Oct. 13 (Bloomberg) -- India’s rupee weakened, reversing gains, on concern foreign investors will sell the nation’s financial assets after Governor Duvvuri Subbarao said inflation must ease before the central bank can reduce borrowing costs.
The currency declined before a government report tomorrow that economists in a Bloomberg survey said may show wholesale prices rose 9.75 percent last month, versus 9.78 percent in August. This is sustaining pressure for higher interest rates even as consumer demand wanes and threatens growth. The rupee gained earlier on optimism policy makers will contain the debt crisis in Europe.
“It might be difficult for the currency to maintain sustained gains in the short term amid prevailing global uncertainties and rising domestic concerns around growth and inflation,” L. Subramanian, a currency analyst in Mumbai at ICICI Bank Ltd. wrote in a note today.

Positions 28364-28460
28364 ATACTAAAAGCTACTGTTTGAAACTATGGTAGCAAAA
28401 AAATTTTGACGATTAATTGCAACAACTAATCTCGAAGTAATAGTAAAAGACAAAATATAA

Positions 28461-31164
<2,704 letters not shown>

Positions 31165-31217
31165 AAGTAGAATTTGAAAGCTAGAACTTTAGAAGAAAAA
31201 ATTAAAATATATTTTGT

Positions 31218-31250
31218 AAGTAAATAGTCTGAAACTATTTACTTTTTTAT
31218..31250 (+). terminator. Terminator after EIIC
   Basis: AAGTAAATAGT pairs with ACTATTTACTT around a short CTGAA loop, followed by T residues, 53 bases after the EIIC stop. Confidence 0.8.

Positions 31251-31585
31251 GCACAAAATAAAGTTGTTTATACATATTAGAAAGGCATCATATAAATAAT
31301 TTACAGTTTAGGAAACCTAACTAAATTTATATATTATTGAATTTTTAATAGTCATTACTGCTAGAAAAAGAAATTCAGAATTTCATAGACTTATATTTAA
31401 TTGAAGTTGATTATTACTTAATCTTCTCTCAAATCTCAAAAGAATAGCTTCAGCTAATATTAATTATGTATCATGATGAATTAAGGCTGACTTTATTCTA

The rupee weakened 0.3 percent to 49.1250 per dollar in Mumbai, according to data compiled by Bloomberg.
The European Central Bank said forcing investors to take losses in euro-area bailouts risks financial stability. European Commission President Jose Barroso yesterday called for a “coordinated approach” to recapitalize the region’s banks.
Offshore forwards indicate the rupee will trade at 49.78 to the dollar in three months, compared with expectations for a rate of 49.61 yesterday. Forwards are agreements to buy or sell assets at a set price and date. Non-deliverable contracts are settled in dollars.
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